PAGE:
The San Jose Airport Hyatt rolled out the red carpet yesterday for its latest guest: the Internet.
The Hyatt and hotel Internet access provider Fourth Communications Network are installing high-speed Internet access in all 474 rooms, in a project that Fourth Network CEO Scott Lewis said will make the place "the most technically advanced hotel in the world."
Many hotels already offer Internet access. But officials claim the Airport Hyatt will be the world's first hotel to wire every single room with Internet access and an array of other electronic services.
Designed specifically for the business traveler, Airport Hyatt rooms have a personal computer equipped with a Pentium Processor and CD-ROM capability, a fax-modem-printer, and a speedy T1 connection to the Internet. A LAN-based intranet provides access to tools such as Microsoft Word and Excel.
Guests can even call down to the front desk to order color print outs. The hotel promises to deliver them via room service within ten minutes.
Approximately 100 rooms are currently outfitted with PCs and Internet connections. The remainder will be wired within the next six weeks, according to Hyatt officials.
"San Jose is a city where people come to work," Manou Mobedshahi, president of the Mobedshahi Hotel Group, told about 100 city and corporate officials, who were on hand yesterday for the official launch and demonstration. The San Jose Airport Hyatt is one of three Hyatt franchises owned by the group.
"People don't come to San Jose for pleasure. They need their office in their room," said Mobedshahi, who described Internet access as more than just a novelty.
"A hotel room without these tools will soon be considered like a room without a television or a phone," he said.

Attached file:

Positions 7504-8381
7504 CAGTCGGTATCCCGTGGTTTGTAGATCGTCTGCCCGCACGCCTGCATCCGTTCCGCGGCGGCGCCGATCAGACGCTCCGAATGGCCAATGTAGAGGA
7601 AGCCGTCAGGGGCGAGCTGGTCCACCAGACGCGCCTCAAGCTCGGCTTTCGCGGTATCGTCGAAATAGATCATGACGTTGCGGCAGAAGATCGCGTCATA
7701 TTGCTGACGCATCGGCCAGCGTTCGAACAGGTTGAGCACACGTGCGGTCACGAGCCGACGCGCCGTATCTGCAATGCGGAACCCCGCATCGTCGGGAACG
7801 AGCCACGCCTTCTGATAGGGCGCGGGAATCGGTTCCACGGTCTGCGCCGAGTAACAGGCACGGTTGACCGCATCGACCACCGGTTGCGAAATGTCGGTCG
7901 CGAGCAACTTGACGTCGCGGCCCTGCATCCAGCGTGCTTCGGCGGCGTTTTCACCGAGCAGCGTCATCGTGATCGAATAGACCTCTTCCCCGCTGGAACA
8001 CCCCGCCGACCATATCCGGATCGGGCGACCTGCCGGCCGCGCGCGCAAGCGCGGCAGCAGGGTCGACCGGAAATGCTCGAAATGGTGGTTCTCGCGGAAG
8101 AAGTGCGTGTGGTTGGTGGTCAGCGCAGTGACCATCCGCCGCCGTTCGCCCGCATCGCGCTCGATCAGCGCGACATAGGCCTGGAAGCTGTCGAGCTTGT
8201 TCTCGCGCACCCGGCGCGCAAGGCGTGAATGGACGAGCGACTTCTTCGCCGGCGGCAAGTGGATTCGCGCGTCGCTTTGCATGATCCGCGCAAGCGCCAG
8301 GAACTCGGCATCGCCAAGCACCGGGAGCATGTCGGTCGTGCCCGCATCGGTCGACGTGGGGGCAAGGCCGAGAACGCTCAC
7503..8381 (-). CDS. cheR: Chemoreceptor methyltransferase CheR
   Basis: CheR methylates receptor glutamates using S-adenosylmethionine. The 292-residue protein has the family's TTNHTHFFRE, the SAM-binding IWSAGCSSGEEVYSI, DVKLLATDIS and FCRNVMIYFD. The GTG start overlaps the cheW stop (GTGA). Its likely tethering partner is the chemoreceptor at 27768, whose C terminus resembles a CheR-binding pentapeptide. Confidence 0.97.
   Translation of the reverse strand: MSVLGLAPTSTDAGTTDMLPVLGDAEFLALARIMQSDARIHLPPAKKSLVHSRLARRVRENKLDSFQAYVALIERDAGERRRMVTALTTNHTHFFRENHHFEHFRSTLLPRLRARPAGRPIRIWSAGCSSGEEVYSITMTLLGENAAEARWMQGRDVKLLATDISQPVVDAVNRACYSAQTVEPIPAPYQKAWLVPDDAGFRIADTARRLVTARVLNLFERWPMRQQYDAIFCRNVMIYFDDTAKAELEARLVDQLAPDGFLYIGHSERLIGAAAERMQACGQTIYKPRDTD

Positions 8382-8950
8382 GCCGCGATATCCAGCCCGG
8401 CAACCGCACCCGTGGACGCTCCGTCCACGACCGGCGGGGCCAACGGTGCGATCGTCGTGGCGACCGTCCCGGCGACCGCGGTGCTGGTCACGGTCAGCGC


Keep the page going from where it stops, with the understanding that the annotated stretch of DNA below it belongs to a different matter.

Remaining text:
San Jose Mayor Susan Hammer conceded that she does not use the Internet but agreed that the Internet hotel was an appropriate venture for her city, which she described as "the capitol of Silicon Valley."
Mobedshahi said his company had a multimillion-dollar investment in the project. Fourth Network's Harmon estimated that the cost of wiring the hotel and outfitting each room with the necessary hardware runs between $2000 and $3000, or approximately $1 to 1.5 million for the entire hotel.
"It's a long-term investment over the life of the hotel," conceded Lewis. "That's why a strategic partnership makes sense."
Fourth Network and Mobedshahi Hotel Group have entered a ten-year partnership and Mobedshahi is picking up more than half of the cost of the project, according to Harmon.
Officials for both companies expect to earn the money back from guests, who may use the Internet services on a pay-as-you-go basis. After a $5 per day access fee, guests are charged 20 cents per minute, or $12 per hour for their time online. Guests who plug their own laptop computers into the hotel's T1 line will be charged the same rate.